In the midst of the devastating news that the United States has reached over 500,000 total coronavirus deaths, there might be a small piece of hope on the horizon. The New York Times reported a bit of good news on Monday, displaying data that shows coronavirus cases around the world are going down. Compared to a month ago, when “the pandemic looked bleak” and over 750,000 cases were counted around the globe in a single day, the current situation is more promising.
The Times reports, “New cases have declined to half their peak globally, driven largely by steady improvements in some of the same places that weathered devastating outbreaks this winter.”
The report notes that case numbers are not a perfect method of measurement due to “uneven records and testing” that can hide the extent of outbreaks, specifically in areas of Africa, Latin America and South Asia. However, fewer people are arriving at hospitals in many countries that have the highest numbers of infections, which is reportedly giving experts confidence that this decrease in case loads is real.
Wafaa El-Sadr, an epidemiologist at Columbia University’s Mailman School of Public Health, said,“It’s a great moment of optimism, but it’s also very fragile in a lot of ways…We see the light at the end of the tunnel, but it’s still a long tunnel.”
Many experts reportedly say that the reason for the slowdown of the outbreaks is not due to vaccinations, but rather may have come from other behaviors. The various factors that have contributed to the slowdowns might differ in different areas. “Public health experts in the worst-hit countries attribute the progress to some combination of increased adherence to social distancing and mask wearing, the seasonality of the virus and a build-up of natural immunity among groups with high rates of existing infection,” reports The New York Times.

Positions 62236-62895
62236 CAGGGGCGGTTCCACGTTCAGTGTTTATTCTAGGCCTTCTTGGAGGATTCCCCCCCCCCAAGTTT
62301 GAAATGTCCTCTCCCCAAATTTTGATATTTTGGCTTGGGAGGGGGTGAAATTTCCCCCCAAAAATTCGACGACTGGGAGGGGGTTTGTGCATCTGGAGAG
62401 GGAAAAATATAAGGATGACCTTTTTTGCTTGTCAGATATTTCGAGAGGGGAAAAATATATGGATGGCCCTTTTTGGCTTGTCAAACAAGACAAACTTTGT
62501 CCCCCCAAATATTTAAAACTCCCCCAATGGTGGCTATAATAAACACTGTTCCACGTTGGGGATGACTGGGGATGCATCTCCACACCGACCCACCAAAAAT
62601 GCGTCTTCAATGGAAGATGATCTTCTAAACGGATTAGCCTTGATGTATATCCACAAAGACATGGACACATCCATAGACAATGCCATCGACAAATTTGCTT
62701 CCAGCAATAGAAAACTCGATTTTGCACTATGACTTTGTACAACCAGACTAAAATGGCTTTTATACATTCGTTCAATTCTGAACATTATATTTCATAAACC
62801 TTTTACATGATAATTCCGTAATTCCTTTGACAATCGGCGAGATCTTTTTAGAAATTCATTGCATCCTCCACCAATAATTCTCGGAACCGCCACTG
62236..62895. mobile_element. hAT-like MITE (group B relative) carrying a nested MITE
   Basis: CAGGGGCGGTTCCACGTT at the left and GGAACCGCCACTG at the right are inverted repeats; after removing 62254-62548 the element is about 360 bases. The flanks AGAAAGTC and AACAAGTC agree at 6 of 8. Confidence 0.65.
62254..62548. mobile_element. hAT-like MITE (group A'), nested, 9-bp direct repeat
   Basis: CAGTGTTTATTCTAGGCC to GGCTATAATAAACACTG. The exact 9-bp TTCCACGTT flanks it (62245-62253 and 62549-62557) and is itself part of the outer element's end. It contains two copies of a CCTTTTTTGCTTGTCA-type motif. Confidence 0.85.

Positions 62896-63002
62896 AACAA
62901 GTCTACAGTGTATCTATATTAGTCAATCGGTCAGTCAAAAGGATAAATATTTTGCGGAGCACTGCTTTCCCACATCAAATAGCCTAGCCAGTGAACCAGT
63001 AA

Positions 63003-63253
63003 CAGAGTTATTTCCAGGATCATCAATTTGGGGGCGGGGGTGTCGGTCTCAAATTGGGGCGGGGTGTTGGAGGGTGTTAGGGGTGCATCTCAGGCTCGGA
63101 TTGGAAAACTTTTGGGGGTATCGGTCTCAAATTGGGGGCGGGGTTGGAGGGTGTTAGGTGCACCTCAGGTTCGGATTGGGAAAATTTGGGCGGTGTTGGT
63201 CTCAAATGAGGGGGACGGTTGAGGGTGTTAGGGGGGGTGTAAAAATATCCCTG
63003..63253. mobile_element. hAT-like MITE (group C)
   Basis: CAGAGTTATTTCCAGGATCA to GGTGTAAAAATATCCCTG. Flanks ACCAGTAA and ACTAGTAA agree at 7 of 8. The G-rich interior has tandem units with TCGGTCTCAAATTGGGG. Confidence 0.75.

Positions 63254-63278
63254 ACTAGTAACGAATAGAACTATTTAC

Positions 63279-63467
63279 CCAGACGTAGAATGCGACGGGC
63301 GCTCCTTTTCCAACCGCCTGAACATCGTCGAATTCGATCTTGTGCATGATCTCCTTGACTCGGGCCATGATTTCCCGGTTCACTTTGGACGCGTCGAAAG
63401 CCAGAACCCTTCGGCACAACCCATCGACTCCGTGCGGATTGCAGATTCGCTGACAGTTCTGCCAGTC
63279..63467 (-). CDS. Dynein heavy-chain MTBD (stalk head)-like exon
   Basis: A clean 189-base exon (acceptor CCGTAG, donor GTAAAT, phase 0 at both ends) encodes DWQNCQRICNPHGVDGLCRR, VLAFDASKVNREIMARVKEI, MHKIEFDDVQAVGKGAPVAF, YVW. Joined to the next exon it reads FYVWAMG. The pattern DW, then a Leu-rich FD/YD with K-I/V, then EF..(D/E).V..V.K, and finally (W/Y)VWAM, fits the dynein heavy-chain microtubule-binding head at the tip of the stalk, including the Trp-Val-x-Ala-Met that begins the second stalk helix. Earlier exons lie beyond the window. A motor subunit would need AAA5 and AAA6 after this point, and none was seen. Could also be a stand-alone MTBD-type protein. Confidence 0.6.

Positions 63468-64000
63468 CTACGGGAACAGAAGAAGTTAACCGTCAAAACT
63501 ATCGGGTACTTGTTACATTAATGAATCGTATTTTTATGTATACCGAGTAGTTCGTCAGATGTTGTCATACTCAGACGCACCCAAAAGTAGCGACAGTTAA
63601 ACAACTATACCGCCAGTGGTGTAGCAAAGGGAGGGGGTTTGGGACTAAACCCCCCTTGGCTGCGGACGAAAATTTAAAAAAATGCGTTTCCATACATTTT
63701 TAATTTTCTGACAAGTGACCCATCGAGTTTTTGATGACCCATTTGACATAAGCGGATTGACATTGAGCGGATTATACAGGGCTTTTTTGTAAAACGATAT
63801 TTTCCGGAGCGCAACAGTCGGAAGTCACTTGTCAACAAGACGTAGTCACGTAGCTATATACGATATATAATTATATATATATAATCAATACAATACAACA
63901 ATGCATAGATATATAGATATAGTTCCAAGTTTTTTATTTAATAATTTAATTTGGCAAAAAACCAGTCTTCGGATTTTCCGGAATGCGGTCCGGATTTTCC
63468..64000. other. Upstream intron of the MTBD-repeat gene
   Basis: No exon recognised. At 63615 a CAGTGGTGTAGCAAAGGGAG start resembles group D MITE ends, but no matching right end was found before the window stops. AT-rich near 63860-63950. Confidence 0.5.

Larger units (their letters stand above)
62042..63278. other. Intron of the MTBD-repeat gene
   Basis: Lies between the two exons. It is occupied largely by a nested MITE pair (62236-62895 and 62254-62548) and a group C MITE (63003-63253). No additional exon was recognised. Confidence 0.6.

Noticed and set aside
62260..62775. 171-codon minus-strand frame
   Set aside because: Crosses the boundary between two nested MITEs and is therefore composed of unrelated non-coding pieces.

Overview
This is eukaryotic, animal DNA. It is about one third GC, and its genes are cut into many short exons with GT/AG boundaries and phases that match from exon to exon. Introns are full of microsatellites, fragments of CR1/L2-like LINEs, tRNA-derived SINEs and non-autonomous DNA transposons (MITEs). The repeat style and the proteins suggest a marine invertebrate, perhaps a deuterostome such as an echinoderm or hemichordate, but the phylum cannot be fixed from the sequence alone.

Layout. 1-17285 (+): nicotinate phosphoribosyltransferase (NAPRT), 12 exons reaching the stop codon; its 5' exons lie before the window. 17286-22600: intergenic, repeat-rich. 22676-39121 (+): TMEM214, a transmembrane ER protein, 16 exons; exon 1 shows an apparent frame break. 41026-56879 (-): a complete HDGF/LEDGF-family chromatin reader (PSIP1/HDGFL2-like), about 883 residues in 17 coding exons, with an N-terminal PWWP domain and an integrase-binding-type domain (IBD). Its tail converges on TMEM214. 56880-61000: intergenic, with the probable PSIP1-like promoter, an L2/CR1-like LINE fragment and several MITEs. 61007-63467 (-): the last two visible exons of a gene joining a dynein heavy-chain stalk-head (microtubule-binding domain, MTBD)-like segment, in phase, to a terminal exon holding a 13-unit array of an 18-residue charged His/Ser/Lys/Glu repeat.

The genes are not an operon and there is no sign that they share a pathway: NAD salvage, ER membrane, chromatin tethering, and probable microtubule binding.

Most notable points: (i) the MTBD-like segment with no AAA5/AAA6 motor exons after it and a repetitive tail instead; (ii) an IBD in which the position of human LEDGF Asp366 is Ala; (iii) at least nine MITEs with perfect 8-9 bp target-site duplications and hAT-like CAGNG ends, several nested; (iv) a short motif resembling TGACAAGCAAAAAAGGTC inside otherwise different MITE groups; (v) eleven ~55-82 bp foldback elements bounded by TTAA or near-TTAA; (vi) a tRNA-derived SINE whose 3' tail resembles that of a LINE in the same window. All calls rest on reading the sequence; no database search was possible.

Notably, each of the factors might not be enough individually. The Times reports that natural immunity is not believed to be strong enough alone to stop the epidemic. However, different factors working together could slow the spread of the virus.
The New York Times reports:
Although the United States did not impose a national lockdown, voluntary changes in behavior, along with some degree of immunity in hard-hit communities, may have helped prevent an even worse outcome after the holidays, said Caitlin Rivers, an epidemiologist at Johns Hopkins University.
“During the winter, when things were getting really bad, I think people saw how bad things were getting in their community and made different choices,” Dr. Rivers said. “They canceled gatherings, they stayed home more, they reached for the mask, and those things really do help, put together, to reduce transmission.”
Experts attribute the decline in other countries to varying reasons, as well, noting that the decrease in South Africa had many causes, but the main one was the high intensity of last month’s infection rate. The British decline is believed to be due to the strict national lockdown imposed over the holidays.
While levels of infections are low, experts insist that it is important to keep the numbers down as people get vaccinated. They also believe that the vaccines will play a main role in keeping the infection numbers low, preventing hospitalizations and deaths and also lowering the possibility of future mutations if countries are able to get large amounts of their populations vaccinated. But they maintain that the next period will be vital to dodge another surge of infections.
“We have a small window of opportunity here to take advantage of the decreasing number of new infections,” said Bruno Ciancio, the head of disease surveillance at the European Center for Disease Prevention and Control. “We must continue with the public health measures in place and vaccinate as many people as possible.”
Monday marked a difficult milestone for the United States as President Biden took a moment to honor the people who have passed away from the coronavirus, as well as those who have lost loved ones.
“Today we mark a truly heartbreaking milestone: 500,071 dead,” Biden said during his remarks before a moment of silence. “That’s more Americans who have died in one year in this pandemic than in World War I, World War II, and the Vietnam War combined. That’s more lives lost to this virus than any other nation on Earth.”
While the loss of life is tragic and horrific, these decreasing numbers of infections around the world might demonstrate that Americans have future solid ground to grasp onto.
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